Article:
How Can New Technologies Help in Clinical Microbiology
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How Can New Technologies Help in Clinical Microbiology

By Healthcare Tech Outlook | Wednesday, June 10, 2020

Rapid recognition of microorganisms in the clinical microbiology laboratory can be valuable in clinical samples, enabling expedient de-escalation from broad-spectrum agents to casted antimicrobial therapy.

Fremont, CA: New technologies are emerging rapidly, and laboratory methods are being revolutionized; accurately, the ones most critical of any infections are characterized in clinical microbiology. The switch to tailored therapy reduces risks of antibiotics, namely, disruption of normal flora, toxic side effects, and selective pressure. Therefore, there is a primary need for new technologies in clinical microbiology, especially for bloodstream infections, in which the associated mortality rate is among the highest. Similarly, there is a need for the clinical laboratory community to adopt the practices of evidence-based interventional laboratory medicine and participate in translational research projects to establish the clinical utility, cost-benefit, and impact of new technologies.

Top 10 Healthcare Tech Consulting Companies - 2019Rapid identification of bloodstream infections (BSIs) and the associated condition called sepsis syndrome are of prime importance because of associated morbidity and mortality. It ranks among the most common causes of death in the United States alone, where over 600 patients die each day. Additionally, the incidence of BSI is said to increase by 10 percent annually in the upcoming years. According to the studies, the risk of death from septic shock increases by more than 7 percent, with every passing hour from the onset of shock until the start of targeted therapy. Therefore studies have confirmed that rapid identification of pathogens will benefit and also increase the chances of survival.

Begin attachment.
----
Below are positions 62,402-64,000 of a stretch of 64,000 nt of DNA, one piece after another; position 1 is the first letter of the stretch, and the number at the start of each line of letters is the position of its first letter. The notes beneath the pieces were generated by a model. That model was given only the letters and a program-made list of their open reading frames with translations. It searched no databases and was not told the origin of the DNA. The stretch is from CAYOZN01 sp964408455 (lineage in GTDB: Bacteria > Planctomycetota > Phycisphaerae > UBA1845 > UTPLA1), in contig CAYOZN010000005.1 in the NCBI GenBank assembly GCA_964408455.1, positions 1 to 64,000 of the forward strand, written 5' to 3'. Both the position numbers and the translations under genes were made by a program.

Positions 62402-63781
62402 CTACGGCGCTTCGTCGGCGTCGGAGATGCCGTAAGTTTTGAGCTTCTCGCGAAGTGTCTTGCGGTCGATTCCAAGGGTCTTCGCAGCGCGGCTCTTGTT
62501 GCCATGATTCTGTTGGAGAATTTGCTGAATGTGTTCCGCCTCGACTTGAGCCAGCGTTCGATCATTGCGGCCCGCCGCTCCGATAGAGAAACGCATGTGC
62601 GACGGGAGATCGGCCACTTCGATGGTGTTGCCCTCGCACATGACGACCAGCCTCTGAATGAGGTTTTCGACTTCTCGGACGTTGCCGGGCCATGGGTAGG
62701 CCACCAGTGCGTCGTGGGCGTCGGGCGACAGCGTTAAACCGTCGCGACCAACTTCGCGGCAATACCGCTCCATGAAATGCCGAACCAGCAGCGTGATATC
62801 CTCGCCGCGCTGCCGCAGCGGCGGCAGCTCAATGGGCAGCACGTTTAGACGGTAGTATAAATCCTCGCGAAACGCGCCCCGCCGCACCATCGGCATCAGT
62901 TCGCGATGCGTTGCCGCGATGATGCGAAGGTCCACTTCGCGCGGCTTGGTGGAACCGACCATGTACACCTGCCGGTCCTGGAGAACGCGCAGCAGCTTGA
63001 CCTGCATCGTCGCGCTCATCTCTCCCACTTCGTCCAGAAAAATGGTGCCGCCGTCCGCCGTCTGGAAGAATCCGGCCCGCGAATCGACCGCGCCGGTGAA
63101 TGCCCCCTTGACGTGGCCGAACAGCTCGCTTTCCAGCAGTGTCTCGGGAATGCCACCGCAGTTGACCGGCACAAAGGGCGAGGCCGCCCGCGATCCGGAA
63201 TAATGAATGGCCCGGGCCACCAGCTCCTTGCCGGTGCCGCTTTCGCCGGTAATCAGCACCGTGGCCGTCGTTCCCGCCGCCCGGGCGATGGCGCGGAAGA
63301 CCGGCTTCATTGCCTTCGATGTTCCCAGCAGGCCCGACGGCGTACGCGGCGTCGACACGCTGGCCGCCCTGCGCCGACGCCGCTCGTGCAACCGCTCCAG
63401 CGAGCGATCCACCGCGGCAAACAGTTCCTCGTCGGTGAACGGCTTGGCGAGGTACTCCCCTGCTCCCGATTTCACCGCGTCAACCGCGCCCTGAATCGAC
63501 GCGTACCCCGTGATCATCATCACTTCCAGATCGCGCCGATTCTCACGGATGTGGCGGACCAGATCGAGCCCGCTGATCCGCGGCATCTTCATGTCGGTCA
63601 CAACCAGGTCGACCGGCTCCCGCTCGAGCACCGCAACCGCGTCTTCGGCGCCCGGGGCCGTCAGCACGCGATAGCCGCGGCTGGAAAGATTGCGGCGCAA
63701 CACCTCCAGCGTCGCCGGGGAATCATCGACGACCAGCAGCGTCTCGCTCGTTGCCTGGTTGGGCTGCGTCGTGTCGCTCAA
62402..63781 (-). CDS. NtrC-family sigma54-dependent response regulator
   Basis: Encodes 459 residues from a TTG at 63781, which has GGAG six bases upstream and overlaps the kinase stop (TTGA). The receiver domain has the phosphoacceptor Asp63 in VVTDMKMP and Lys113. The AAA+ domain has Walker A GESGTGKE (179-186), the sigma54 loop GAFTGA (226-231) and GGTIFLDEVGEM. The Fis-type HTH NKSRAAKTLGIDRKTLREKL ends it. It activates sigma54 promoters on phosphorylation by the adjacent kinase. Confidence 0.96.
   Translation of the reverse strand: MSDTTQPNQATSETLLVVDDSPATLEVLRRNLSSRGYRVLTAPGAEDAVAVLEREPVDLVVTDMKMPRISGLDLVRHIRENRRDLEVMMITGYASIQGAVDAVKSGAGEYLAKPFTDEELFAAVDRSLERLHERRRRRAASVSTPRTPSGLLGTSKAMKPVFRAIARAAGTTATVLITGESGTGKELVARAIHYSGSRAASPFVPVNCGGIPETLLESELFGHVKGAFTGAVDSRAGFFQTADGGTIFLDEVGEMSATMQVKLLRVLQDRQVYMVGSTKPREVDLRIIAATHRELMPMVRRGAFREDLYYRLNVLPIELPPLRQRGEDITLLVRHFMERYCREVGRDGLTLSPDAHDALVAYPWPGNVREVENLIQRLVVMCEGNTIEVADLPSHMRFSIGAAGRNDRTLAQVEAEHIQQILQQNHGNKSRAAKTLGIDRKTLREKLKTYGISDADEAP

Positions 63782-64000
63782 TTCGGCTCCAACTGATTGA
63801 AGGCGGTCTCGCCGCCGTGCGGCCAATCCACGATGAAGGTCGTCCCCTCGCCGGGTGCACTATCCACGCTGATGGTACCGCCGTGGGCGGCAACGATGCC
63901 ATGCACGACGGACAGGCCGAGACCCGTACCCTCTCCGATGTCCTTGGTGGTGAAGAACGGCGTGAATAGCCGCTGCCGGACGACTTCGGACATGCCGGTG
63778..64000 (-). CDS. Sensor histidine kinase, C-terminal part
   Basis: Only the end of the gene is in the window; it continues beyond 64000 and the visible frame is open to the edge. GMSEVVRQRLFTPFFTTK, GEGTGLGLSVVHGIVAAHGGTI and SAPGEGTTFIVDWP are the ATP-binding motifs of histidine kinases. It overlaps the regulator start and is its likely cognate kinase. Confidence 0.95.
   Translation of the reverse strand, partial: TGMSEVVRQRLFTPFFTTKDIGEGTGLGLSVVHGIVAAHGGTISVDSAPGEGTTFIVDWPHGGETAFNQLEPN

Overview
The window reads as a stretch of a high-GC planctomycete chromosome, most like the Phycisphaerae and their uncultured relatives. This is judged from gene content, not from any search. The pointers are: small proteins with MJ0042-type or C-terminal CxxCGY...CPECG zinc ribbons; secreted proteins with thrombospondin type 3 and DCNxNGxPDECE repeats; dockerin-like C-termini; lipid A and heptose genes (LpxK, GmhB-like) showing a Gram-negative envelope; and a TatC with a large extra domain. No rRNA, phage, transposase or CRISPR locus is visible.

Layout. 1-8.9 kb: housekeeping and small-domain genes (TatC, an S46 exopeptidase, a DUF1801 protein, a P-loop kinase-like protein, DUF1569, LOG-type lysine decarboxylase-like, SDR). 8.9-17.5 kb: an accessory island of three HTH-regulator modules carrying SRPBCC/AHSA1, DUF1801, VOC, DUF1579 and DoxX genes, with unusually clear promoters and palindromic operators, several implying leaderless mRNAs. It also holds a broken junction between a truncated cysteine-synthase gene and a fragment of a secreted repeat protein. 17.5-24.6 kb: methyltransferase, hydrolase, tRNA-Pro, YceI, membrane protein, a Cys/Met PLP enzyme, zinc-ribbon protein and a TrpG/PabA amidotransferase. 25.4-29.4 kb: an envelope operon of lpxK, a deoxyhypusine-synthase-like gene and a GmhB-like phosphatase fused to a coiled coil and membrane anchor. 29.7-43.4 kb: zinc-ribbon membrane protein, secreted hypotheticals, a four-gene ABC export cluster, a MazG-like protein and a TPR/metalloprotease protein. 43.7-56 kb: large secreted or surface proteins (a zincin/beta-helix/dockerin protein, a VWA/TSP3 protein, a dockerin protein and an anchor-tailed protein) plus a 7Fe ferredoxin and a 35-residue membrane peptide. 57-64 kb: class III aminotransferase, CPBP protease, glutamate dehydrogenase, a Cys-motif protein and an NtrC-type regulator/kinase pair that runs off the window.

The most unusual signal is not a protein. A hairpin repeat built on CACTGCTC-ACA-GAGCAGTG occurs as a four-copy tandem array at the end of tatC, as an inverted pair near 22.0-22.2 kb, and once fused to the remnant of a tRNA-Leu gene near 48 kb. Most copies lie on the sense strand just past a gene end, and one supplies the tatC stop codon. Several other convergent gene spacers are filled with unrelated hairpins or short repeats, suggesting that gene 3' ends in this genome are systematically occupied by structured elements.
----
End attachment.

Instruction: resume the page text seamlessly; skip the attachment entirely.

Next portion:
When laboratory methods rely entirely on the cultivation of pathogens and traditional phenotypic methods of pathogen characterization, the physicians are forced to study the presence of BSI on the basis of clinical symptoms, which are often nonspecific. There is an urgent, demanding need for new technologies in microbiology to bypass the issue of lag time for reports from positive blood cultures and other cultures. Many technological advances using simple molecular methods have become accessible in recent years and show potential for cost-benefit.

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